5 Questions Parents Should Ask College Financial Aid Officers

Make sure you spend some planning time thinking about the questions you want to ask the financial aid officer so you don't get caught off-guard.
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Planning on making a campus visit with your high school student this spring? Great idea. You want to be sure that you and your child are comfortable with the campus. While you generally want to let your child be in charge of the visit and have him or her ask most of the questions, you probably should take the lead when it comes to visiting the financial aid office. Don't get so enamored of the campus and the opportunity it represents that you forget to think about the reality of what it costs to attend this school.

As the parent you'll probably do most of the practical planning for the trip -- finding maps, hotels and restaurants along the way, and setting up appointments with various college representatives. Make sure you also spend some planning time thinking about the questions you want to ask the financial aid officer so you don't get caught off-guard. Here are five questions to get you started:

  1. How long do most students stay at this college? With this type of question, you are trying to learn about the quality of the college itself. It could be a red flag if many students leave after their freshman year or end up taking five years to graduate. Find out what percentage of the freshman class actually ends up graduating in four years. If your student decides to transfer somewhere else or doesn't graduate in a timely manner, you could end up with more financial obligations than you originally anticipated.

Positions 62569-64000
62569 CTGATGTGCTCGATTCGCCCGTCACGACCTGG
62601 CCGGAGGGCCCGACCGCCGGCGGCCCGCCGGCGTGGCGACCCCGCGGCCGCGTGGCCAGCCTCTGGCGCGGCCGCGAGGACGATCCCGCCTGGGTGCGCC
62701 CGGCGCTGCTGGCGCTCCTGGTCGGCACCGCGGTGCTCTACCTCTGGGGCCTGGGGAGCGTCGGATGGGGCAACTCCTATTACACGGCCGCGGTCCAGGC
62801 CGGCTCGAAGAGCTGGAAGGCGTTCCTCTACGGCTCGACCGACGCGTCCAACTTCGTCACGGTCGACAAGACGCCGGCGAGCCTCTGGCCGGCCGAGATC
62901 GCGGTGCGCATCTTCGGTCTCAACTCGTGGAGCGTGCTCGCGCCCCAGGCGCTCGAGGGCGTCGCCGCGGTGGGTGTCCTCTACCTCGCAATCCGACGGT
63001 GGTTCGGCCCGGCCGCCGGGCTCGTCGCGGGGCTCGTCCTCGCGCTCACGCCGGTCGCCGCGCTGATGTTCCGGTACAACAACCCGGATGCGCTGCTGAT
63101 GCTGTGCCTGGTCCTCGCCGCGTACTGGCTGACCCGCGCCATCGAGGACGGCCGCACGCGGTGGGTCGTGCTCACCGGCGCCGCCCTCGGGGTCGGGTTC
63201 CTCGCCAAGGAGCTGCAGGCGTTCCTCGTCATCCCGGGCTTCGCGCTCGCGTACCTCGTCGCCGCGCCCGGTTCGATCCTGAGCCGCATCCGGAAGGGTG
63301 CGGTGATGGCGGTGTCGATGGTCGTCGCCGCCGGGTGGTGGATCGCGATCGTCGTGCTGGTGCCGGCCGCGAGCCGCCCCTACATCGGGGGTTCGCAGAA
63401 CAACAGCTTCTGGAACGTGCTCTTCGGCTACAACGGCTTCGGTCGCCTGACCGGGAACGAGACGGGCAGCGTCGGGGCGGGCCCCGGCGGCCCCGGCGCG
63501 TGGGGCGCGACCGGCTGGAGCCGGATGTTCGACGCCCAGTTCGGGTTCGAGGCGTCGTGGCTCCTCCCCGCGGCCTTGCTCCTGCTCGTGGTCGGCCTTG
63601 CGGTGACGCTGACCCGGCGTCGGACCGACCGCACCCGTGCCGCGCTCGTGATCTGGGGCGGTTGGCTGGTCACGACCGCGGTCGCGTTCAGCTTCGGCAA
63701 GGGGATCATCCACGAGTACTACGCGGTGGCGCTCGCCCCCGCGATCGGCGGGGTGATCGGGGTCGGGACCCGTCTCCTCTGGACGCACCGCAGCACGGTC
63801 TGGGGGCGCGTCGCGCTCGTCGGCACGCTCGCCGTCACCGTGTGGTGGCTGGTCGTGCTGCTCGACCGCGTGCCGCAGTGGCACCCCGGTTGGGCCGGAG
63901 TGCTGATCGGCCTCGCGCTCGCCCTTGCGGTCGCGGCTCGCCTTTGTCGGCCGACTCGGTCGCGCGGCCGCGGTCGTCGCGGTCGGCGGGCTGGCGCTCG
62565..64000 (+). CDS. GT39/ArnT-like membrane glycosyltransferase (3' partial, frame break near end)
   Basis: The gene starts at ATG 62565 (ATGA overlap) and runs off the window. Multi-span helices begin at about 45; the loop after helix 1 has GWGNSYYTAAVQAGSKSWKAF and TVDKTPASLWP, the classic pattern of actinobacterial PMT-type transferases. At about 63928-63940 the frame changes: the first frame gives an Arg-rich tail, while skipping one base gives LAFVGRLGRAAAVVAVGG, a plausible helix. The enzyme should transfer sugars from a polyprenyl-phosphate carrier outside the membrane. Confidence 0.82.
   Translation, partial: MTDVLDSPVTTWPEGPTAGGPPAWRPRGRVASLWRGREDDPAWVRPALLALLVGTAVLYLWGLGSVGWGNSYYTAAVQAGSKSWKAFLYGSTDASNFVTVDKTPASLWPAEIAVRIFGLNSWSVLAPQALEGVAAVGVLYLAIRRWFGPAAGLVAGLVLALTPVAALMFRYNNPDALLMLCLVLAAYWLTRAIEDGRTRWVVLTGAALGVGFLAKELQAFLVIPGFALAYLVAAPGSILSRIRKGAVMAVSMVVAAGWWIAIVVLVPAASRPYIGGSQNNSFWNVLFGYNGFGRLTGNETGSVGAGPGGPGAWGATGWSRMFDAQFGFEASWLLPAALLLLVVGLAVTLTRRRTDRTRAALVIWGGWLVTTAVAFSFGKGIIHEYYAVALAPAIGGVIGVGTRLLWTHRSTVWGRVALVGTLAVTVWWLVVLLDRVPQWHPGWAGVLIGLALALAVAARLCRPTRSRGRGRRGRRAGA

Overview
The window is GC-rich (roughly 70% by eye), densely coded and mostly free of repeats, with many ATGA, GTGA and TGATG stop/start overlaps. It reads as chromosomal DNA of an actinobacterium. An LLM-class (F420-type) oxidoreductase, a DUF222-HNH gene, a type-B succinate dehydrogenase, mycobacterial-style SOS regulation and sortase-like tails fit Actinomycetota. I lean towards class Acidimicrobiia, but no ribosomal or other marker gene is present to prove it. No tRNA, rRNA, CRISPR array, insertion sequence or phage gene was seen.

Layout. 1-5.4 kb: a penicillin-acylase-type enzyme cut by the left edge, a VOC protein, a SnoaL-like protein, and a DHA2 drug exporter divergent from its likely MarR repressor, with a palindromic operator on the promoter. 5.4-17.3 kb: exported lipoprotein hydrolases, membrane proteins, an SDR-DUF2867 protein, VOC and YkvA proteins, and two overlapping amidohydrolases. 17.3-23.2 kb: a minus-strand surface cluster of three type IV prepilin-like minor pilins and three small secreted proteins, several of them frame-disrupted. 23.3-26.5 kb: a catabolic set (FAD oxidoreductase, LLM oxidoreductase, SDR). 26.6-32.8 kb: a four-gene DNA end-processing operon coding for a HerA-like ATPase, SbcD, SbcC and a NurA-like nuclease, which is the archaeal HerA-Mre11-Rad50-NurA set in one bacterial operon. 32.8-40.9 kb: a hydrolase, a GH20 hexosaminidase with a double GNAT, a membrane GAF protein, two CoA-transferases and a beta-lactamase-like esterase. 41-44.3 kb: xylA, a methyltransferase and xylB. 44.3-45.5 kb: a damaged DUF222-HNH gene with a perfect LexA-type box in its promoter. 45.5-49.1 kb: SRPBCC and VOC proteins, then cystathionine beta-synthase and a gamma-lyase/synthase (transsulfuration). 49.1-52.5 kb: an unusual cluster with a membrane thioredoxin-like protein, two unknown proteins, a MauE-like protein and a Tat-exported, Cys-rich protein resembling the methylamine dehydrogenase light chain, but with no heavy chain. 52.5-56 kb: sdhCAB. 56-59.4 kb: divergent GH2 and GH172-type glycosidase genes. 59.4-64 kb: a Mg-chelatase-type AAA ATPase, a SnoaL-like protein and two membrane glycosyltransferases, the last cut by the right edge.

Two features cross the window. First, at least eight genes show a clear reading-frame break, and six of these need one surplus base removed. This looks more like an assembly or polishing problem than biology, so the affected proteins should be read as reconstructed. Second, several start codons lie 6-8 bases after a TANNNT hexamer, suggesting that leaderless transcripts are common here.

• How much do graduates from this college earn? Again, this is looking at the quality of the education offered as it relates to a possible return on your investment. If graduates from this school are able to land high-paying jobs, it might be worth investing a little more in tuition.
  • How much do students with this major earn? This will help you perform a cost-benefit analysis about your child's projected career. If your child's chosen field of endeavor won't pay enough to cover the tuition bills, you may need to speak to your child about choosing another college or a different major.
  • What does it typically cost to attend this college? Get an idea of the total amount of money you will be investing in your child's education. This includes tuition, room and board, books, fees, transportation, and living expenses. If it is higher than expected, you may have to talk to your child about employment opportunities.
  • How much financial aid is generally available? Although the financial aid officer cannot give you a definite amount until assessing your FAFSA and specific information, he or she can provide a general estimate of what most students pay to attend that college. Any school that participates in the federal student aid programs is required to provide information on its cost of attendance and to offer a net price calculator on its website.
  • Start Comparing Colleges Now

    Also be sure to ask what else you can do to maximize your child's financial likelihood of attending this college. The financial aid officer can explain what other students have done to cover their expenses without having to accumulate an unreasonable debt load.

    Ask the same basic questions at each college you visit so you will be able to easily compare financial costs for each one. Then you also have to talk to your student about the emotional appeal of the college and the anticipated major, as well as set down realistic expectations of how much you can afford to spend.

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